Sunday, October 13, 2013

I wrote this article several years ago on the history and fun facts on Stone Crabs.  I thought it only fitting to re-post it on the eve of the opening of Stone Crab season in Florida. Enjoy the article and more importantly, enjoy Stone Crabs while you can!

Chef Joe

‘Tis the season………
Stone Crab season, that is.

Stone Crab Claws
Being a long time Florida resident, I would be remiss if I didn’t pay tribute to the beautiful resource that has just become available.  In this post we will explore the history and lore of Stone Crabs, some fun facts and my absolute favorite way to serve them.

Now for a bit of history…………..

I’d like to introduce you to the “Everglades icon”, Loren G. “Totch” Brown.  Totch was born on March 12, 1920.  He lived his entire life in the area known as the Ten Thousand Islands.  Totch survived off what the Everglades had to offer as a commercial fisherman and gator hunter.

On a spring day in the late 1930’s Totch had an epiphany.  Tired of having his fishing nets tangled and ruined by these numerous, strange looking crabs, he decided to keep one.  He cooked it, ate it, and a new commercial industry was born.

He quickly met with his uncle, “Dollar” Bill.  In a matter of minutes, they devised a plan. The two worked diligently and quickly built several hundred wooden crab traps.  They set out on the water and their first haul resulted in many large burlap sacks full of crabs.

 “Dollar” Bill loaded the sacks into his truck and headed east.  His destination: a lunch counter in Miami Beach. He met with the owner, a gentleman named Joe Weiss.  Mr. Weiss purchased the crabs for forty cents a pound and put them on his menu.  That restaurant today is known as Joe’s Stone Crab.

Some fun facts about Stone Crabs……..

         Stone Crabs have two distinctly different claws. A large one known as the crusher claw and a smaller one known as the pincer claw. The crusher claw is the only one allowed to legally be harvested.

         Legal minimum size for a claw is 2 ½” in length, measured from the first joint. The smallest legal claw weighs about 2 ½ ounces.  The largest claw harvested on record weighed 25 pounds.

         Once the claw is removed, the crab is returned to the water. It will grow a new legal size claw in approximately 12 to 14 months.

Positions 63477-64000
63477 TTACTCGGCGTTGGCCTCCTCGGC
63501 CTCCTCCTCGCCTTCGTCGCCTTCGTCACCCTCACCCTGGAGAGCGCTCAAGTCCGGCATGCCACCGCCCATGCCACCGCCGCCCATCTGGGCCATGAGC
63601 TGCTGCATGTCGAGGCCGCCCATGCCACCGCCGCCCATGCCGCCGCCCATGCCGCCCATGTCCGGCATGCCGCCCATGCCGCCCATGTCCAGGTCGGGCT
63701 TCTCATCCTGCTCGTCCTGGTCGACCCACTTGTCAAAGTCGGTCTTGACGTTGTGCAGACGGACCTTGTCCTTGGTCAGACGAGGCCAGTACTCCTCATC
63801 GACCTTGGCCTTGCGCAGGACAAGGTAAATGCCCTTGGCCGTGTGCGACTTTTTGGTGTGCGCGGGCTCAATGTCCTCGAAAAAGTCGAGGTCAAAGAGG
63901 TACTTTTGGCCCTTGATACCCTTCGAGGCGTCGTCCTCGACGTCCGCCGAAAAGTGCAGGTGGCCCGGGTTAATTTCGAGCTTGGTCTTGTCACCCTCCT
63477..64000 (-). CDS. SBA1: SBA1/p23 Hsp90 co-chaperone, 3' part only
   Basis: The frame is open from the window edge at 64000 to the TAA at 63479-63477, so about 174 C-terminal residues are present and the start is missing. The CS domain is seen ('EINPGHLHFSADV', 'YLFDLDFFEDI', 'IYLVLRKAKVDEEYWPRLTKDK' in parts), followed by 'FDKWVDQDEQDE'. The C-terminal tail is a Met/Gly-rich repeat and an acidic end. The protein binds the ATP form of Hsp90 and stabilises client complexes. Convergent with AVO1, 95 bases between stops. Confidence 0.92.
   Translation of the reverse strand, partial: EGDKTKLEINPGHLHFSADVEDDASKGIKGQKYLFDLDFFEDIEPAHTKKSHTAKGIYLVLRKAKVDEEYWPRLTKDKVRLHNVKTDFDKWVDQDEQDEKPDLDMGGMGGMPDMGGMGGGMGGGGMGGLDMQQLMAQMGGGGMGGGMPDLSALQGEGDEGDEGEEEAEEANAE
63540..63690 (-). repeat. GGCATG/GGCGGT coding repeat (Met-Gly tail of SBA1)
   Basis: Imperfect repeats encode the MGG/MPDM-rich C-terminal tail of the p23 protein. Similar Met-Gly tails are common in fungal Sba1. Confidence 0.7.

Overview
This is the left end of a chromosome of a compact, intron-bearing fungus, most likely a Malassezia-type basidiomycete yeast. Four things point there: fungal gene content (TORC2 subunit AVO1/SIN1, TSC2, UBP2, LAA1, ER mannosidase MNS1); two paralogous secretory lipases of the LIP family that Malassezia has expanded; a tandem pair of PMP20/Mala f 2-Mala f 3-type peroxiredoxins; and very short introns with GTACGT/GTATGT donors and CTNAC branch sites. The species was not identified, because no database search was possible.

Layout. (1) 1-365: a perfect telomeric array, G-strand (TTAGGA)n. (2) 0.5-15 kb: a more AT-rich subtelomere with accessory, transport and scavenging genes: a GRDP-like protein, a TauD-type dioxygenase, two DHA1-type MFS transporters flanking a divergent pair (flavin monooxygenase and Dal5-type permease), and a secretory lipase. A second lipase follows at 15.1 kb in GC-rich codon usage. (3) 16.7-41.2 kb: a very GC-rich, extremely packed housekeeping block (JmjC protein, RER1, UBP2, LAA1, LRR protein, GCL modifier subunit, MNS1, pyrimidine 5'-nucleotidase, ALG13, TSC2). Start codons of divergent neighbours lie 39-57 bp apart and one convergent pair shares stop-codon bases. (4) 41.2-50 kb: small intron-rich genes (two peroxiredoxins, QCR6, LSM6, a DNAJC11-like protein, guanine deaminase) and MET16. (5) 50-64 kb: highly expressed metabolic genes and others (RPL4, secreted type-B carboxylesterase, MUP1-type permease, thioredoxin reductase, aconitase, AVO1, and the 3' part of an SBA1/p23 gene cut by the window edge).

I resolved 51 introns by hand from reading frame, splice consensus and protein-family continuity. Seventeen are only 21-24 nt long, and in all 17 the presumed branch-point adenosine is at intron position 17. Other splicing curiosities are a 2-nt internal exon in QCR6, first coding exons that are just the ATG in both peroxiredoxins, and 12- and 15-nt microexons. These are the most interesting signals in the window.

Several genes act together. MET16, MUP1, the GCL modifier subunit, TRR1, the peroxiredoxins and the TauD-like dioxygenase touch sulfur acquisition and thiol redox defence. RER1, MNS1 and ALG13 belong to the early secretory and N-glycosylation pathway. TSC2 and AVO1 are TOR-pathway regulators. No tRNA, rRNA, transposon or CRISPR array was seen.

Claws are cooked as quickly as possible (many times right on the boat).  This prevents the meat from sticking to the shell.  Another reason for the meat sticking to the shell is improper freezing of the claw. Keep that in mind the next time you buy claws for the local supermarket.

How to crack a Stone Crab Claw:

1.      Hold the claw in the palm of your hand.  Using the back of a pasta spoon, sharply hit the center of the claw.  This will cause the shell to crack.  Remember, we are cracking claws not smashing them. Turn the claw over and repeat.

2.    Now, rotate the claw in the palm of you hand so as the first and second knuckle drape over your index finger.  Again with the back of the spoon, crack the first and second knuckle (of the crab………).

The best way to serve these beauties is a simple as possible.  I prefer ice cold cracked claws served in a platter over crushed ice that is garnished with a few strands of blanched seaweed.  The sauce of choice and tradition is mustard sauce.  Here’s a recipe for mustard sauce that was made famous by Joe’s Stone Crab.

Mustard Sauce Yields: 4 ¾ cups

Mayonnaise                         3 cups
Dijon Mustard                    1 ¾ cups
English Dry Mustard          1 Tbl.
Fresh Lemon Juice             2 Tbl.

In a small mixing bowl, combine the dry mustard and lemon juice; blend with a wire whip until smooth. Cover the bowl with plastic wrap and allow the mustard to “bloom” for 20 minutes. Add the Dijon mustard and mayonnaise and again, blend well with a wire whip.  Store refrigerated until ready for use.

The season only last until may 15th so get crackin’. Let me know how they come out.

Chef Joe

For quick links to this blog, “LIKE” us on Facebook Landry’s Seafood!/LandrysSeafood and on our Muer Facebook pages at:

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Meriwether's, Southfield, MI -
River Crab, St Clair, MI -

Sunday, September 29, 2013

A Culinary Diamond in the Rough..... Austin, TX   

People often ask my opinion on what's the best food cities in the U.S.  First thoughts are of New York, LA, Chicago and New Orleans. I now have a new name to add to that list.